Do You Know the Way to São Jose? Total, and its biofuels babies

February 2, 2011 |

Do you know the way to San Jose? / They've got a lot of space, there'll be a place where I can stay (Hal David, Burt Bacharach, "Do You Know the Way to San Jose")

Last year, the Digest remarked that it should have opened a Brazilian travel agency for advanced biofuels companies, in addition to operating a news service. The 16-hour flight from SFO to GRU can be GRUelling, not to mention a couple hours in the car driving up to Ribeirão Preto or San Jose dos Campos, but it certainly is getting wildly popular.

BP enters aviation biofuels in Brazil

And, today, the story of advanced biofuels in Brazil amped up considerably yesterday with the announcement that TAM Airlines in conjunction with Airbus, jatropha biofuel producer Brasil Ecodiesel, and AirBP (the specialized aviation division of BP) are jointly developing a bio-SPK manufacturing facility with a 80,000 ton per year capacity that is expected to come online in 2013.  The studies for the project are being undertaken by Yale University.

The announcement would create an even larger facility than those contemplated by agreements between British Airways and Solena for a 19 million gallon MSW-to-jet fuel plant in the UK, and an exploration underway between Qantas and Solena to construct a similar plant in Australia.

The news reminds us that, while most of the coverage of Brazil has focused on ethanol production and distribution into its well-established, subsidy-free alternative fuels market, there is substantial momentum building up in Brazil on the diesel and jet fuel side.

In fact, in addition to the jatropha and soy biodiesel production that has been expanding in Brazil, there is a substantial influx of US advanced biofuels technologies based in the conversion of sugarcane to diesel and jet fuel.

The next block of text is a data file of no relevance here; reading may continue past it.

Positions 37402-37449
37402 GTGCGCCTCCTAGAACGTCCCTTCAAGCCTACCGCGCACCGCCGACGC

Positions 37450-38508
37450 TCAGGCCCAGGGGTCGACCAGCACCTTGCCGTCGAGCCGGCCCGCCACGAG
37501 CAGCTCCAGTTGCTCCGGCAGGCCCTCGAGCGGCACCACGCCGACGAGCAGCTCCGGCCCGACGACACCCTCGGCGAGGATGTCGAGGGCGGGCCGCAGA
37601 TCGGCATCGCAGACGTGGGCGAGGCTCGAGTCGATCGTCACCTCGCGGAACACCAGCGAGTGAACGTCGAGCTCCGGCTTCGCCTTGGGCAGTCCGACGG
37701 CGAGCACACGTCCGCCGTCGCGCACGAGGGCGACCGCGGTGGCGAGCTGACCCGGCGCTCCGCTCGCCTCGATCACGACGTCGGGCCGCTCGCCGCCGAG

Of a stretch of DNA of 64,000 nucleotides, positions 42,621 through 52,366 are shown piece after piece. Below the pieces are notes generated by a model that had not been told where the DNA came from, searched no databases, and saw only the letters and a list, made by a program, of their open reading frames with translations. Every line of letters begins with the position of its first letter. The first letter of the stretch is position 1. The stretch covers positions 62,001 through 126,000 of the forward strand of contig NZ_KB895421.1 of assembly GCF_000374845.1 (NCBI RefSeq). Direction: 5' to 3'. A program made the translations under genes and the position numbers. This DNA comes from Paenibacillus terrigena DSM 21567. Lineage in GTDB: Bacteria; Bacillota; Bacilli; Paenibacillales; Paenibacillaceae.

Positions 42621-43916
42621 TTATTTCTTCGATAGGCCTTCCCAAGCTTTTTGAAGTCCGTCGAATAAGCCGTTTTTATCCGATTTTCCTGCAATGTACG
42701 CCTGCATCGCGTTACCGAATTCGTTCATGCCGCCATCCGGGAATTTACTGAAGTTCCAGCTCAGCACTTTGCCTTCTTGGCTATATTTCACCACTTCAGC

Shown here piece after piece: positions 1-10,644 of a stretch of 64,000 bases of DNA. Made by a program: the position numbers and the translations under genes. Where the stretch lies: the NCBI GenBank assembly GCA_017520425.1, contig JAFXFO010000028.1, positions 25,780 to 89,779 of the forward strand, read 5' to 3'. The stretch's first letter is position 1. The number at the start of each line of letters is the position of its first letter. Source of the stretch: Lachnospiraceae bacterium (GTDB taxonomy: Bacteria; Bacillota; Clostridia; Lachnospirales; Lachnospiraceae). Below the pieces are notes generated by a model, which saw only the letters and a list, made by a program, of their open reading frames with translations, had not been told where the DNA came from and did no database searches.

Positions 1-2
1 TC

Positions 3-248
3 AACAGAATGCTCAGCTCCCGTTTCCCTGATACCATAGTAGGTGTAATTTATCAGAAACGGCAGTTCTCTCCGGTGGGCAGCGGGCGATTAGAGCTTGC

The battle for advanced biofuels domination

The battle for biofuels domination – in proving out the new technologies at scale and using them as a means to gain ascendancy over the Brazilian market as well as an export base to Europe, Asia and the US – looks like it will be fought not in the US, but in the fields of São Paulo state in Brazil.

There, in high-tech and agriculture centers like San Jose dos Campos, Ribeirão Preto, and smaller cities such as Pradopolis, companies like Gevo, Amyris, Iogen, Codexis, and Virent have gained a foothold through their own partnership efforts, and those of Cosan, Total and Shell.  The vital connection between, if you will, San Jose (US) and San Jose (dos Campos, Brazil), may well be the spine along which advanced biofuels reach scale and parity with fossil fuels.

In Monday’s lead article, we looked at Shell and its biofuels investments including Iogen, Codexis and Virent, and indentified what we believed to be the foundation of their breakout strategy, using Brazil as a base.

We also speculated that the battle may well be between the Shell-Cosan-Virent and Total-Amyris network of companies.

Today we look at the options and opportunities within the Total-Amyris network of partners and projects.

Total and its biofuels babies

Last December, Total tipped its hand on strategy when it disclosed that it will enter the Brazilian cane industry through its technology partner Amyris—who is in turn teamed with Sao Martinho—and hopes to secure 5%-10% of Brazilian cane by 2020. The country intends to produce to produce chemical products like biolubricants, jet biofuel, biochemicals, biodiesel out of sugarcane.